Research ArticleMARINE BIOLOGY

Tidal heat pulses on a reef trigger a fine-tuned transcriptional response in corals to maintain homeostasis

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Science Advances  08 Mar 2017:
Vol. 3, no. 3, e1601298
DOI: 10.1126/sciadv.1601298

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For reef-building corals, extreme stress exposure can result in loss of endosymbionts, leaving colonies bleached. However, corals in some habitats are commonly exposed to natural cycles of sub-bleaching stress, often leading to higher stress tolerance. We monitored transcription in the tabletop coral Acropora hyacinthus daily for 17 days over a strong tidal cycle that included extreme temperature spikes, and show that increases in temperature above 30.5°C triggered a strong transcriptional response. The transcriptomic time series data allowed us to identify a set of genes with coordinated expression that were activated only on days with strong tides, high temperature, and large diel pH and oxygen changes. The responsive genes are enriched for gene products essential to the unfolded protein response, an ancient cellular response to endoplasmic reticulum stress. After the temporary heat pulses passed, expression of these genes immediately decreased, suggesting that homeostasis was restored to the endoplasmic reticulum. In a laboratory temperature stress experiment, we found that the expression of these environmentally responsive genes increased as corals bleached, showing that the unfolded protein response becomes more intense during more severe stress. Our results point to the unfolded protein response as a first line of defense that acroporid corals use when coping with environmental stress on the reef, thus enhancing our understanding of coral stress physiology during a time of major concern for reefs.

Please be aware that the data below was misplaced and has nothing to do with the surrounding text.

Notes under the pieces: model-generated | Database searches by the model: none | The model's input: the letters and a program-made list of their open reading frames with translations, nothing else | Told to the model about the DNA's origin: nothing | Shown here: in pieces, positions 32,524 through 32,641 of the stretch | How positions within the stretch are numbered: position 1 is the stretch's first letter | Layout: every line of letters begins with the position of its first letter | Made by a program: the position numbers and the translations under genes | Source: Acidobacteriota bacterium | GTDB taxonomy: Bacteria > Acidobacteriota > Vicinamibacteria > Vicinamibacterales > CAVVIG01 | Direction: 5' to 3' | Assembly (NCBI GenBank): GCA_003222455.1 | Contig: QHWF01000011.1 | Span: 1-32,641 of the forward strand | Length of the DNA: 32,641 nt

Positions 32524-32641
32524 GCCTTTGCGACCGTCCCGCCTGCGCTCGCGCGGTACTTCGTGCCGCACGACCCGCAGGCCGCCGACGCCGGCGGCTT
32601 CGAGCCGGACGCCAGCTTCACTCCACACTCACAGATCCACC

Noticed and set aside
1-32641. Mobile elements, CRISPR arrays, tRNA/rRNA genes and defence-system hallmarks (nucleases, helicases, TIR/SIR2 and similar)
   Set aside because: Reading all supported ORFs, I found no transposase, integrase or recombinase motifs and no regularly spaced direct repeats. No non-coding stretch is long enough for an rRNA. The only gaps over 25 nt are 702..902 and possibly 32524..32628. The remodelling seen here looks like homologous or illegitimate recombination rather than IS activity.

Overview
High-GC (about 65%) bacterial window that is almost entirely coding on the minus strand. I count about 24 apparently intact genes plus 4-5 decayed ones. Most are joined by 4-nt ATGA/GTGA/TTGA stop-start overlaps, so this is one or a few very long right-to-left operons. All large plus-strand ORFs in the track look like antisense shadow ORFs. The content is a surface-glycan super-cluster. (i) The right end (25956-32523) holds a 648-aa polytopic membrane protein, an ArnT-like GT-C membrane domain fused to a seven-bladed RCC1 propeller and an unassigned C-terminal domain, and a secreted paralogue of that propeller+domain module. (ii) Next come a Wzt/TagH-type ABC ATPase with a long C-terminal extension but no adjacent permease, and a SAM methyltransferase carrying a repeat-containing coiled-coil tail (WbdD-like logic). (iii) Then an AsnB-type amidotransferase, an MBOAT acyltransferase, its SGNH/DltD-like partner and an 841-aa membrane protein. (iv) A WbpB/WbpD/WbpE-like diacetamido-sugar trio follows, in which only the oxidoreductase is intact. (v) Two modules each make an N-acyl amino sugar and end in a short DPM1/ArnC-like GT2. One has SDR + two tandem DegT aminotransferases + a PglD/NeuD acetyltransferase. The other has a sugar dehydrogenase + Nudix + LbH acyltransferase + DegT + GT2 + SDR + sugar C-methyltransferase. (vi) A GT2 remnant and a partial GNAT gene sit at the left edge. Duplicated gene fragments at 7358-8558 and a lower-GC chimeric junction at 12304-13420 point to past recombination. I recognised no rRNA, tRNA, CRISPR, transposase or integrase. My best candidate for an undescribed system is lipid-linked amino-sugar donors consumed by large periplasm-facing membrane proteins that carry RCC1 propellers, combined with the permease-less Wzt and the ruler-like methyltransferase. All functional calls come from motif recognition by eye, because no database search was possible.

• coral
  • coral bleaching
  • coral reef
  • ecological physiology
  • endoplasmic reticulum stress
  • environmental variability
  • transcriptomics
  • unfolded protein response

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